Some recent retirees appear to be handling the economic disruptions of the coronavirus rather well, according to a new survey conducted by Transamerica. For example, 75 percent of respondents said that their overall level of confidence in their ability to maintain a comfortable lifestyle throughout retirement has not changed significantly compared to just before the pandemic hit, and four percent even reported that their old-age financial optimism has improved this year. Such responses are not too surprising since these individuals had for the most part left the workforce prior to the COVID-19 outbreak, and therefore were already living off of their retirement assets and other non-employment income sources.
Three-quarters of respondents also said that if they were negatively impacted by the coronavirus they could rely on their normal savings and withdrawals from retirement accounts such as a 401(k) or IRA to help weather the financial setback. Another likely reason why retirement confidence appears to have held up well, at least in this particular poll, is simply because the survey was conducted during the summer after the growth rate in new virus cases was already in decline, the destructive lockdowns were being lifted, the $1200 relief checks under the CARES Act had been distributed, and the new bull market for equities was well under way. Some retirees of course have not fared so well this crisis, and for many of these individuals it is because they were not actually ready to retire. Indeed, millions of Americans lost their jobs as a result of the lockdowns and other efforts to stem the spread of the coronavirus, but older workers were hit particularly hard because they are in the age group that is both more sensitive to the virus and statistically less likely to have the skill set required to work remotely.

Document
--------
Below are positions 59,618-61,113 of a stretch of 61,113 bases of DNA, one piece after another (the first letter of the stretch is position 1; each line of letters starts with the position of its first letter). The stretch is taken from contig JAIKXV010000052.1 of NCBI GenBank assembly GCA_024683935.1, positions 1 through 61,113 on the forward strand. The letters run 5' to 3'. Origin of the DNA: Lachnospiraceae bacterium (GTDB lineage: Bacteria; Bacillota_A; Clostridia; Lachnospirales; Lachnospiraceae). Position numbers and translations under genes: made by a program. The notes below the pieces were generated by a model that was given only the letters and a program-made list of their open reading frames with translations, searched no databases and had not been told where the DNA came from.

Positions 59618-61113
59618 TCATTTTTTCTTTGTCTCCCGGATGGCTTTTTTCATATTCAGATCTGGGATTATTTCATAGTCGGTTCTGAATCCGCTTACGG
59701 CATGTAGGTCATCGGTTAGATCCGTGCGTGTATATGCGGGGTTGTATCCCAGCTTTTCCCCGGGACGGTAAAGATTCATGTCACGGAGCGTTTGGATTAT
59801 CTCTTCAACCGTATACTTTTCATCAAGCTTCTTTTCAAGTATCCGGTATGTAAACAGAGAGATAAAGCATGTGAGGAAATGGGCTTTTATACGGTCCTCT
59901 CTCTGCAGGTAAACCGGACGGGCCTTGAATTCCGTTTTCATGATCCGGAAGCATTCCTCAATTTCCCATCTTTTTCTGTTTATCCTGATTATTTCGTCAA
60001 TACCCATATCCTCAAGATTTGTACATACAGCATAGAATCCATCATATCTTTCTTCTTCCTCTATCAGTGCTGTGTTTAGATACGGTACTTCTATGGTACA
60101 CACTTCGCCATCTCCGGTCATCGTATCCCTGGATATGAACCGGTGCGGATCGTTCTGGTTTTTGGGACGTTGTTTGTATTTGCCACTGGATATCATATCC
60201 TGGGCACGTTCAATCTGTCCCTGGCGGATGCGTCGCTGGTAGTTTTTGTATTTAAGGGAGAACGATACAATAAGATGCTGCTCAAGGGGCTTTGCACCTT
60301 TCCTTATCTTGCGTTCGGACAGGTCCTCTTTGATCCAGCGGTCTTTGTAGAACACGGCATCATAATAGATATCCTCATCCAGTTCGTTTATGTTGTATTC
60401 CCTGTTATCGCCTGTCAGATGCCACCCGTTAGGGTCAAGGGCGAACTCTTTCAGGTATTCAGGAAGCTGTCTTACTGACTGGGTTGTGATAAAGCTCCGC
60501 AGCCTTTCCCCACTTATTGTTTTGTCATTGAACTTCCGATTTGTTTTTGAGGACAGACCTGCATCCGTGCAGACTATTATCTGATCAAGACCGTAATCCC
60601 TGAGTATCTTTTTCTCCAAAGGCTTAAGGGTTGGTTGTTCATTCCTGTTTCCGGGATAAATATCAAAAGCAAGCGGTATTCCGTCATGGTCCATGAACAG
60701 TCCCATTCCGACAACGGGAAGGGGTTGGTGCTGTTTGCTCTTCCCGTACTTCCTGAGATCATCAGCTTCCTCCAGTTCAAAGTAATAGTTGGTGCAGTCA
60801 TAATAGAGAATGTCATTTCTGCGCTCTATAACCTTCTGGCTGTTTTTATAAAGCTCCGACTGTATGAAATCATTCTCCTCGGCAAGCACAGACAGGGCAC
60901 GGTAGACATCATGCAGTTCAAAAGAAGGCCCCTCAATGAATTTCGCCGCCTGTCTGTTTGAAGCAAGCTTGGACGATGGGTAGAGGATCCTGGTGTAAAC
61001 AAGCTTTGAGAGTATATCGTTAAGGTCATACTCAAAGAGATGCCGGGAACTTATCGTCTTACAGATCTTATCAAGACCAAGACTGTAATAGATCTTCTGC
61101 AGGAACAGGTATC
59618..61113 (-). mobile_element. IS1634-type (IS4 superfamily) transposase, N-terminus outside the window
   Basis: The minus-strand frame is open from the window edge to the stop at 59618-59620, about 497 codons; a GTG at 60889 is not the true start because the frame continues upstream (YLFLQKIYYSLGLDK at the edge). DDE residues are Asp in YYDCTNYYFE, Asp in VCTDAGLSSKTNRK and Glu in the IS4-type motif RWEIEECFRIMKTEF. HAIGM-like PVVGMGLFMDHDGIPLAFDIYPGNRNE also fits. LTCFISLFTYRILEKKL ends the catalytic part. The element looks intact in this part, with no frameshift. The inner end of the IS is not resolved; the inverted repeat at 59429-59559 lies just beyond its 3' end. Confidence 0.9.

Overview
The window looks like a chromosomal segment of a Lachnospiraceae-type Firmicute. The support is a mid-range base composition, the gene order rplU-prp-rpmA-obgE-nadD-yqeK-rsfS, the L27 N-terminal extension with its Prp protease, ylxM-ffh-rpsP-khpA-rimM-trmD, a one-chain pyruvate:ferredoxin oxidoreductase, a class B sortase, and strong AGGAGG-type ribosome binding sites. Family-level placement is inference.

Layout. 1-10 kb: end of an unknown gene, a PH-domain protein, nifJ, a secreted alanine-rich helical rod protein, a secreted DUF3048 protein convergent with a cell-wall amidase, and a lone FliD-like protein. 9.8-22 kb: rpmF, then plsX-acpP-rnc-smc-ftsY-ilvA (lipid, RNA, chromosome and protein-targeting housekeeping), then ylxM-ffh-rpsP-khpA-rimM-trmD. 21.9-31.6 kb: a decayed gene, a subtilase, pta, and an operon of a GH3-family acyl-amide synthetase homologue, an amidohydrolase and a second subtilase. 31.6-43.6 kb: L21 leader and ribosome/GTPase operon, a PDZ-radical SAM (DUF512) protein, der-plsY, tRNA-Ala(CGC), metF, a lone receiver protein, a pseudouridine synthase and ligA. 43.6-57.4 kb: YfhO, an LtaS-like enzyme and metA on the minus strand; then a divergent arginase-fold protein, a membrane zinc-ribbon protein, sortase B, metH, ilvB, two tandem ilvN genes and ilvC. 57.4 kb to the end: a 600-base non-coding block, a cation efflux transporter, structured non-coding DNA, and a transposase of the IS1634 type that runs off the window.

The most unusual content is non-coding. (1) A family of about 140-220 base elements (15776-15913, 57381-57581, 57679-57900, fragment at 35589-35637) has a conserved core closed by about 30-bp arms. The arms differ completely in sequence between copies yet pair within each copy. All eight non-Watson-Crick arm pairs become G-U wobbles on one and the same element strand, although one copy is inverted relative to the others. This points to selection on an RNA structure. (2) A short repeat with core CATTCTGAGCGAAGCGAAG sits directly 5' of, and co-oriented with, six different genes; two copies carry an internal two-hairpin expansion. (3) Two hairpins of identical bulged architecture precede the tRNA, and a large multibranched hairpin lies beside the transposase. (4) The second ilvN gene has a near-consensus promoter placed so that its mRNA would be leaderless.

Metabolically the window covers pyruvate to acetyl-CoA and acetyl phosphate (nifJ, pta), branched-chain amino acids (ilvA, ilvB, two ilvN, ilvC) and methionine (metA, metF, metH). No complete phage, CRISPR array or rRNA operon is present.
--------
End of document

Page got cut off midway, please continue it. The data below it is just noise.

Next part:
Potential evidence of this has been seen in our regularly updated Economic Chartbook, which among other things showed that 2020’s labor force participation decline has by some measures been much larger for older Americans and that their likelihood of telecommuting during the crisis has been lower. A recent New School analysis similarly found that the employment hit has been more severe for older Americans this year than during the “Great Recession,” and another academic study similarly observed that “the share of Americans not actively looking for work because of retirement increased by 7 percentage points between January and early April of 2020,” adding that “with the high sensitivity of seniors to the COVID-19 virus, this may reflect in part a decision to either leave employment earlier than planned due to higher risks of working or a choice to not look for new employment and retire after losing their work in the crisis.” At another end of the spectrum there are older Americans who although able to keep working would prefer to be retired but have instead been forced to delay such plans due to the pandemic.
A new Voya poll, for instance, found that more than half (59 percent) of employed Baby Boomers are now planning to work in retirement as a direct result of the COVID-19 outbreak. One of the key reasons respondents said they intend to continue working in old age is to have a “safety net to cover unexpected costs and prepare for market volatility.” Perhaps the main takeaway for younger Americans should be that a lot of the above-mentioned challenges many older people experienced this year might have been avoided or at least better managed with a larger savings cushion. Moreover, 2020’s economic shock should provide more motivation to set aside as much money ahead of time as possible for both retirement and emergencies. The earlier one can start the better, and taking full advantage of 401(k)s, IRAs, and other tax-advantaged savings vehicles can help greatly. Additional assistance is available by regularly working with a professional financial advisor to make sure that you remain on track to achieve the retirement lifestyle you deserve after decades of hard work.
Sources: TCRS, NBER, The New School, Voya Financial